Like Selick’s film, Corpse Bride also has songs and musical number as well, suggesting that along with Sweeney Todd: The Demon Barber of Fleet Street (2007), that Burton is just as obsessed with musical theatre as with horror stories. The songs don’t completely work, but there are choice moments where it all gels together. Another aspect that Burton has been lambasted about, along with continually casting Johnny Depp in his films, is the repetition of using Danny Elfman to compose his films’ music. Again, this is a key part of traditional auteurism, continuing new films with the same collaborators, thus creating an expanding single entity through multiple films that goes against human nature of being bored with repetition. If Burton was to start producing less and less quality films in this frame of scope, which I still need to figure out for myself, than this would be a significant problem, but Corpse Bride avoids this partially. The music, excluding the few unsuccessful compositions that try to make ordinary conversations into lyrics, is very good, the standout involving Danny Elfman himself, as a character Bonejangles, as the lead vocalist; with its swing-like mood, it reminds you that before he was a film composer Elfman was once part of a band called Oingo Boingo and that, with his brother Richard Elfman, he helped create the cult film Forbidden Zone (1982), an un-PC, delirious tribute to early 20th century music and show theatre though bright eyed madness. The irony is that, considering Corpse Bride’s humour and tone, you can see shades of Forbidden Zone in this family friendly film which, combined with the influences of Tim Burton, adds a potentially gleeful subversion to it all.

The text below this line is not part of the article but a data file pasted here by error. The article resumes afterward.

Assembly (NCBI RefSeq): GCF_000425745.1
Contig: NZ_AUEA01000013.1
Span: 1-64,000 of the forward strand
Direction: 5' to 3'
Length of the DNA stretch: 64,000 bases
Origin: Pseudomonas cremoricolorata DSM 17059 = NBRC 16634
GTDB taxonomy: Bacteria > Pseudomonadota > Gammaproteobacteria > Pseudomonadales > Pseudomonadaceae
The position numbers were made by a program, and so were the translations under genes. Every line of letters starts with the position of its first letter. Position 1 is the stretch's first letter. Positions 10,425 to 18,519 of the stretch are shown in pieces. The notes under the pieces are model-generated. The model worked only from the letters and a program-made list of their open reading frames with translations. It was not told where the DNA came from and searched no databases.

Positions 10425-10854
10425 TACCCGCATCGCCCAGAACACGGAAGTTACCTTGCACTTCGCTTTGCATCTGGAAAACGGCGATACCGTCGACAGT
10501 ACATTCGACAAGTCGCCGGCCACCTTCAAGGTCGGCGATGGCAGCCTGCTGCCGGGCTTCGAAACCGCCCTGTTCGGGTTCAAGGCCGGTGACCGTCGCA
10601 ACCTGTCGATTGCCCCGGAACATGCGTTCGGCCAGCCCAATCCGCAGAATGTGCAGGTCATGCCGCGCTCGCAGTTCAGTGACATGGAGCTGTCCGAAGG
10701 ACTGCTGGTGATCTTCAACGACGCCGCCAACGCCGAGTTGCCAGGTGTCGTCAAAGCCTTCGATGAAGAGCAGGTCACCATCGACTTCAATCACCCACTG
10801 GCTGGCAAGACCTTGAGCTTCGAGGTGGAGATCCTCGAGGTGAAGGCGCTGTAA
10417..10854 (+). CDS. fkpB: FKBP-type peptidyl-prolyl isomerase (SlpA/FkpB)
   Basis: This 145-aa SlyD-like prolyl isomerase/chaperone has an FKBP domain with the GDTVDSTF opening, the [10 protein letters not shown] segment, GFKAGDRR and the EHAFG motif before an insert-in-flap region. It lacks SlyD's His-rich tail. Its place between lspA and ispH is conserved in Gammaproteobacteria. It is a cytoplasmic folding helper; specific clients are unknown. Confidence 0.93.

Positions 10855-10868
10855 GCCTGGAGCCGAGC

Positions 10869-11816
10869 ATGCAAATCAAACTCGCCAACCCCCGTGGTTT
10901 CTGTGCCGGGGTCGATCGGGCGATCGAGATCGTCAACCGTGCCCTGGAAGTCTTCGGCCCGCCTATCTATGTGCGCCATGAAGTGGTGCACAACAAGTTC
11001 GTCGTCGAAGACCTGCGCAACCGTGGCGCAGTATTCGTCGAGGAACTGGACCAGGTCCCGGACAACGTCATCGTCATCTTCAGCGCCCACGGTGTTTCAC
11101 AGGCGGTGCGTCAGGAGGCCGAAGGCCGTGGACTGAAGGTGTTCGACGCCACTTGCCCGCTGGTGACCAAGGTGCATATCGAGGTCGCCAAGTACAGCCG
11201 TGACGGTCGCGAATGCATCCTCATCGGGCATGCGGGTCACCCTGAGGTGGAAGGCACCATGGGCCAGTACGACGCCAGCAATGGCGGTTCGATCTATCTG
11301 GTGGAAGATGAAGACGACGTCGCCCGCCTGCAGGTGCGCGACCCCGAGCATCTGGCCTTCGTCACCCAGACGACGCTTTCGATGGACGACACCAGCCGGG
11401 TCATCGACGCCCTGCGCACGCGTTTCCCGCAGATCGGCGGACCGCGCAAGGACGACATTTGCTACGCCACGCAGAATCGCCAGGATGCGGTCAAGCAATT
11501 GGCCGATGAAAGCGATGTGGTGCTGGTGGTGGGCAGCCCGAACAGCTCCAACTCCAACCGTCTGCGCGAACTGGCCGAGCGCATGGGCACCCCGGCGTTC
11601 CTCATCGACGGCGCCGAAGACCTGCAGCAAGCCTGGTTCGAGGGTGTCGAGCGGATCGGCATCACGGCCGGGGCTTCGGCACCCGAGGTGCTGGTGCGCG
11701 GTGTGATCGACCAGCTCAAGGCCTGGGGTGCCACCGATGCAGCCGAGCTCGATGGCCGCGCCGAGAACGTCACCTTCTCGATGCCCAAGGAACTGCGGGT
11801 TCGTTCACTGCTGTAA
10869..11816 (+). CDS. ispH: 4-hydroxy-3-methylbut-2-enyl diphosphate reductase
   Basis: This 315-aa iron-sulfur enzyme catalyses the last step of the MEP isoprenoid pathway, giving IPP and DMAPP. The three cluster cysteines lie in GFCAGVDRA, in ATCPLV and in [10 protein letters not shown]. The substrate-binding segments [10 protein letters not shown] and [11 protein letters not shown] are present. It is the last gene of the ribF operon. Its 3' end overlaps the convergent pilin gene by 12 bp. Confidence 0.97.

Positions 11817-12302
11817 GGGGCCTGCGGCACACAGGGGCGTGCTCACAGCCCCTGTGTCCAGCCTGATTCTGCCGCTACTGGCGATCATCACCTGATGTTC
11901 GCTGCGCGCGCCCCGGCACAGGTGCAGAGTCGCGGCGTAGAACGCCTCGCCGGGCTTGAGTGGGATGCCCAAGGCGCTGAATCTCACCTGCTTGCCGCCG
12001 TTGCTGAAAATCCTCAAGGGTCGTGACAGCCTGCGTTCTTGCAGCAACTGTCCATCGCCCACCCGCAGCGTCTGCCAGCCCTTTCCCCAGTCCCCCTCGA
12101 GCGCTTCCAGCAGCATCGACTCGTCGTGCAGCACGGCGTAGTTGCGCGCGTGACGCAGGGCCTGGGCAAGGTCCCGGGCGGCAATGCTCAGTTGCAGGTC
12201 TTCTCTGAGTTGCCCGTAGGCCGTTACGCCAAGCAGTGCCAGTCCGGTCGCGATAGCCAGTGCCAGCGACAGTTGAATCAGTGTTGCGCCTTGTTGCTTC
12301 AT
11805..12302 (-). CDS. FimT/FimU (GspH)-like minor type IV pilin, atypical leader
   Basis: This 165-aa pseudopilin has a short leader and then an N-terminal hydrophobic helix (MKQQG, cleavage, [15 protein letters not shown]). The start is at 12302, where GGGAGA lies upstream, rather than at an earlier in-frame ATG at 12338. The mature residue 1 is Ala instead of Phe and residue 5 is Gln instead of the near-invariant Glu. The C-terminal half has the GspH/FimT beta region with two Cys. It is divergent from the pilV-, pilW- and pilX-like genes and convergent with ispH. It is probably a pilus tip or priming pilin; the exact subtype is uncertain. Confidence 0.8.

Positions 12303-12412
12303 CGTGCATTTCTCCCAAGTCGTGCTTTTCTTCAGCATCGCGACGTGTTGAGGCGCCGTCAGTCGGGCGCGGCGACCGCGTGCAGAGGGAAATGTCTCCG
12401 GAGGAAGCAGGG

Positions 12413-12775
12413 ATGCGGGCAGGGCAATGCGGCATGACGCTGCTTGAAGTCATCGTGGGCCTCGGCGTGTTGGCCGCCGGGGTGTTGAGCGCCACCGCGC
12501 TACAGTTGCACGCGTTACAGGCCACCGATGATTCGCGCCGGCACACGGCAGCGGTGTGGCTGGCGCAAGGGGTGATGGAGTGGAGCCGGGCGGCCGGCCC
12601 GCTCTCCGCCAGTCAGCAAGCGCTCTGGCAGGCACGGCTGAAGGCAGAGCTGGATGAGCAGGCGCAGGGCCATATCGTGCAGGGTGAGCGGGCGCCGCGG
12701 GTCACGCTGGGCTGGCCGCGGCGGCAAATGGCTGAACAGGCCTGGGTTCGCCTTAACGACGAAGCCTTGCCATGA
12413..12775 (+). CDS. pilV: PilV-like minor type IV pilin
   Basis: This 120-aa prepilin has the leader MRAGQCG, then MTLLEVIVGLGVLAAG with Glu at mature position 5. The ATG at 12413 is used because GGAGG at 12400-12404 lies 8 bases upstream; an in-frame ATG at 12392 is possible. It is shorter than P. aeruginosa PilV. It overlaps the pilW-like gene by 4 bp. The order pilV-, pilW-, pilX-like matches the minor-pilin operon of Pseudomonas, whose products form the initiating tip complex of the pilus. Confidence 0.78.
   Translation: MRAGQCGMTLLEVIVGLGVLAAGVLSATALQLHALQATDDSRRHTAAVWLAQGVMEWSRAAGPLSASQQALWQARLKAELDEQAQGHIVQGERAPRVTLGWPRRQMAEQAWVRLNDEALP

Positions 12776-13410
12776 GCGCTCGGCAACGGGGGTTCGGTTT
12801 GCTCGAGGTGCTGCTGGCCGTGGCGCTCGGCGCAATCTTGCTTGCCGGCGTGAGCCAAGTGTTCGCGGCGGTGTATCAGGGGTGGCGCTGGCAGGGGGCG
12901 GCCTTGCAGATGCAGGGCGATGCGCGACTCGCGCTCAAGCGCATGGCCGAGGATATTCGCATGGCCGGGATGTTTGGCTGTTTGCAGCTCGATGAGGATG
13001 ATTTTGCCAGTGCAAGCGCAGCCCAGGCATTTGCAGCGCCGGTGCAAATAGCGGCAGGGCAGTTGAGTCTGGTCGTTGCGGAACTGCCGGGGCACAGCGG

It is a shame that however this subversion is damped by the narrative of the film, based on folklore but smoothed down too far, obvious in what will happen without a great deal of magic or life to it. Around this problem however is a cinematic world which entices me to return back to Tim Burton’s films. His directorial obsessions are in danger of becoming a parody of itself, but every director who develops a singular cinematic personality is in risk of doing this, and it does not take away the fact that his obsession with the underachiever, the looked down upon, the monsters and the undead brides, is full of tenderness while he still revels in a severed arm joke or two. If emo hipsterism does actually exist, it sadly will distort his vision out of context, but it will be blamed on the culture around such a director’s work that pulls it out of its emotional context into hollow images of black clad ghouls. Unless Burton’s later films fall into clichés and laziness, if I get around to them, it will remain this way to interpret the issue. The final answer will be to see the films, from Dark Shadows (2012) and Frankenweenie (2012) to the earliest ones like Beetlejuice (1988), and contrast them, seeing if my theory is solid or if Burton is exactly like that parody on a BBC program, at home at Christmas with Helen Bonham Carter, presenting to her the most pathetically tiny, black covered Christmas tree and discussing how it fits how he views the season in an inane manner. Corpse Bride borders in the middle, but still suggests the promise that Burton is far more interesting than merely making everything black and grim looking.